An interesting detail of the bikes performance came during the 1967 Belgium GP when Findlay was timed 139.7mph (225kph). Think about that for a moment - that's 44 years ago on a 496cc, two valve, four-stroke single. Impressive.
Kiwi Dave Cole, on the Mclntyre Matchless G50 replica, built by sponsor Ross Graham, is the man to beat Down Under, twice defeating Wayne Gardner, on the Walmsley G50, at the 2008 Phillip Island Classic. Cole also smashed Gardner's lap record, leaving it at 1:49.03 - 0.75s.
Graham, 54, pursues his racing in between supervising the maintenance of a 600-strong lorry fleet. He raced for 20 years, but in 2001 decided to let a faster, younger rider take the hot seat for InCA's Australian round at Eastern Creek - and that's how Dave Cole, 40, a four-time NZ champion, swapped his R1 for an older, slower, sklnny-tyred British single, and had his first-ever Classic race.
Cole immediately clicked with old-bike racing, winning on both sides of the Tasman, and was Australian Classic champion first In 2004 on a standard G50. The following year Graham built a replica of Jack Findlay's Mclntyre. "We'd gone as far as we could with the original bike. So we built something lighter that handled better - but It had to be pre-'63, which is the cut off. That ruled out Seeleys, so there was only one option, a Mclntyre frame. We used the same V/* in. 17-gauge tubing as the original that Mick Hemmings runs, but rather than a replica motor, we used the engine from the standard G50 that we'd worked on.
iiiimiiwwiiiiiiiiiiiiiiiiiiiniiiiiii uiimiiiiHiii it's still standard bore and stroke and no fancy valve angles, the only mods we've done are to the head and combustion chamber."
Indeed, 54bhp is delivered at 7600 rpm. That's 10 per cent more than a stock G50, at 400 revs higher, albeit down on the 60-odd horses of the modern 'replica' (not!) short-stroke Manx/G50 Supermonos. There's a Newby crank and camshaft, with standard 2in inlet and 1 in exhaust stainless valves. Transmission is a six-speed TTI cluster in a replica Quaife case, with belt primary and an Australian made Scandic speedway clutch.
The Mclntyre replica is the correct tubing, though whether Mac raced with a 24-degree head angle is questionable. A key advantage is weight - 123kg with oil but no fuel. My G50 registers 146kg dry, (with a 230mm 4LS Oldani brake, not permitted under NZ rules. The Mclntyre sports a 7in/178mm Hunt double-sided tls drum, with a rear 8in/200mm Molnar sis drum.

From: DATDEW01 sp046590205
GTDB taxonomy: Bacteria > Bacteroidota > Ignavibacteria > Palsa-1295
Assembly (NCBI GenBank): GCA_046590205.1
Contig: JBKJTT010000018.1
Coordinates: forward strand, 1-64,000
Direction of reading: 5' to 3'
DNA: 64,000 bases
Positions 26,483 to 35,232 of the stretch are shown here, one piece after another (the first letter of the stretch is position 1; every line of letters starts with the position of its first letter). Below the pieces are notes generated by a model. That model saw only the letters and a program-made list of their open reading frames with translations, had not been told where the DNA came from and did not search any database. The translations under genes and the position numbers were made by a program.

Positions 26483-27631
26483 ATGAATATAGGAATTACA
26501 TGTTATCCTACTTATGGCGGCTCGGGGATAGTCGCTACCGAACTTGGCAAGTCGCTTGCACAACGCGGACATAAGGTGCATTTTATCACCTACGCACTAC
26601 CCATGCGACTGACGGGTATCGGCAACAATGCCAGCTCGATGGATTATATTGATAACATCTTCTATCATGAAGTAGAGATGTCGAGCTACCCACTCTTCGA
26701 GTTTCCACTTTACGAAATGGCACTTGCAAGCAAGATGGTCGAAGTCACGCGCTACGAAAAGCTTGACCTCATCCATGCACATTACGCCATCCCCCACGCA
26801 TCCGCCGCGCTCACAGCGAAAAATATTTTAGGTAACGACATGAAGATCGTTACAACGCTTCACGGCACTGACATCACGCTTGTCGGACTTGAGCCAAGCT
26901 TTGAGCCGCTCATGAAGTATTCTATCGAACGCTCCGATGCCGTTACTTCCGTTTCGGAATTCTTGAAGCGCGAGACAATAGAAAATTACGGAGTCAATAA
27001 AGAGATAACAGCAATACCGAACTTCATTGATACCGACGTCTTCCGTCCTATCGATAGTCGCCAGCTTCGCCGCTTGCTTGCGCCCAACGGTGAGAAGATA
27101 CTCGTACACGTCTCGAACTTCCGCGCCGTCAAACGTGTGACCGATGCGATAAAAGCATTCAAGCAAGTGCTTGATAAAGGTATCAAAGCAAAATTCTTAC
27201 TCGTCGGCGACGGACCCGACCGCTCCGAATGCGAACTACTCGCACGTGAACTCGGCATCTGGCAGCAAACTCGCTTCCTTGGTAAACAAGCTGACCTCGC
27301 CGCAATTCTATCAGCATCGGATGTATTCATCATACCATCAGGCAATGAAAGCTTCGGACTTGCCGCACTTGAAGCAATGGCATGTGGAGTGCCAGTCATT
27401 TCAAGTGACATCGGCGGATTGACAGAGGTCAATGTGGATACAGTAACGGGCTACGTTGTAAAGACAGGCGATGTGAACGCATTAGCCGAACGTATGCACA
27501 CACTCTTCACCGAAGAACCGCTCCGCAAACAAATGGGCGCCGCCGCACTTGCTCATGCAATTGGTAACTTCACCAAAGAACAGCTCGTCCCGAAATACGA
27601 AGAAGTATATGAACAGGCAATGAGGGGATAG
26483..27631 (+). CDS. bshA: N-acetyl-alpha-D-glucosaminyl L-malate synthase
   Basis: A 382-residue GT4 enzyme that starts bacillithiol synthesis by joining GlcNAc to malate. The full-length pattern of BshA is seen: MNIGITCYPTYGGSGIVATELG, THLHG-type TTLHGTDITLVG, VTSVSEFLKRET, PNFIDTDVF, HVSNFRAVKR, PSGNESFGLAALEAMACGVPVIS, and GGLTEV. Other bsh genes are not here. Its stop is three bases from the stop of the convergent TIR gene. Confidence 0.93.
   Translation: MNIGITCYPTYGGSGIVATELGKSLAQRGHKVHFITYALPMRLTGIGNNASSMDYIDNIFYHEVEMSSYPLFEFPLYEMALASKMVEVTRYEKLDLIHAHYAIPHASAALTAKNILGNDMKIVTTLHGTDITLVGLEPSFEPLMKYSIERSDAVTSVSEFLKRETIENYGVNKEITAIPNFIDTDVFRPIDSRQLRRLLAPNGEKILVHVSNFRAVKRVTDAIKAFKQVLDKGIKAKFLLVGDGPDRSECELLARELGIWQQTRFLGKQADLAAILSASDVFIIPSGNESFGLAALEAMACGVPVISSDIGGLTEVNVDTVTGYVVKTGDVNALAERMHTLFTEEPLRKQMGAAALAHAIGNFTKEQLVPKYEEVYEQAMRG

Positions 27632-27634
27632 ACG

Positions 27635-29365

The chance to assess Cole's replica came at Mallory Park last year, during their six-week UK trip. On straddling the Mclntyre, the rear feels high, though overall it feels lower than stock. The difference in steering response is monumental. The riding position is unusual, with footrests high but a long way back compared to a Seeley and it didn't help that Dave is five inches shorter than me, so I was cramped, and couldn't tuck behind the screen. The handlebars are low on the forks, which, with the tall seat and high mcintyre matchless replica g50
Year of construction.
Air-cooled, chain driven sohc single-cylinder our-stroke. CR 12.5:1 on Avgas. 13.5:1 on Methanol. 54 bhp at 7600 rpm (at rear wheel) 90 x 78 mm equating to 496cc 1 x 42mm Dell'Orto SS1 with remote float chamber Wet sump, gear pump MSD electronic CDI with 12v battery Six-speed TTI in replica Quaife housing. Belt primary drive
Tubular chrome-moly duplex cradle. Head angle 24 degrees 1380mm
Front; 35mm Ceriani/GCB forks Rear: Twin adjustable Ohlins shocks Front: 2.75/3.75 x 18 Dunlop KR825 on 2.15in/WM3 Morad alloy rim Rear: 3.50/3.25 x 18 Dunlop KR124A on 2.15in/WM3 Morad 135 mph
2005 to 1961 specification
Ross Graham, New Plymouth, New Zealand pegs results in a stance that loads the front wheel with body weight, not ungainly, but tiring on your wrists.
The front brake has little bite until it's warm, then it grabs and fades progressively. The Molnar rear brake was useless - shame because I always hit this hard on drum-braked Classics racers. I gained no confidence from the Mclntyre's retardation.
The forks are very soft, so there's significant dive -plus me weighing in 22kg more than Dave made it more than ever! Then the geometry becomes even more radical, closing up the head angle further, turning quickly, especially with the skinny front tyre from a 125 racer.
The motor was uncannily smooth thanks to a balance factor of over 70 per cent and the box shifted perfectly, with perfect ratios - I didn't need low bottom gear due to the torque, pulling from 4500rpm, with no megaphonitis from the conical exhaust. The engine is safe to 8000 revs, though it peaks around 7500 rpm.
After 20 laps, I lost drive and coasted to the Paddock with the engine still revving, but no forward motion. Chain and primary were in tact - the rear hub had cracked around the sprocket, which was spinning without driving. A call to Norton specialists Summerfield Engineering meant the team made Cadwell Park three days later, where they took two race wins - AC
Under the skin of classics...'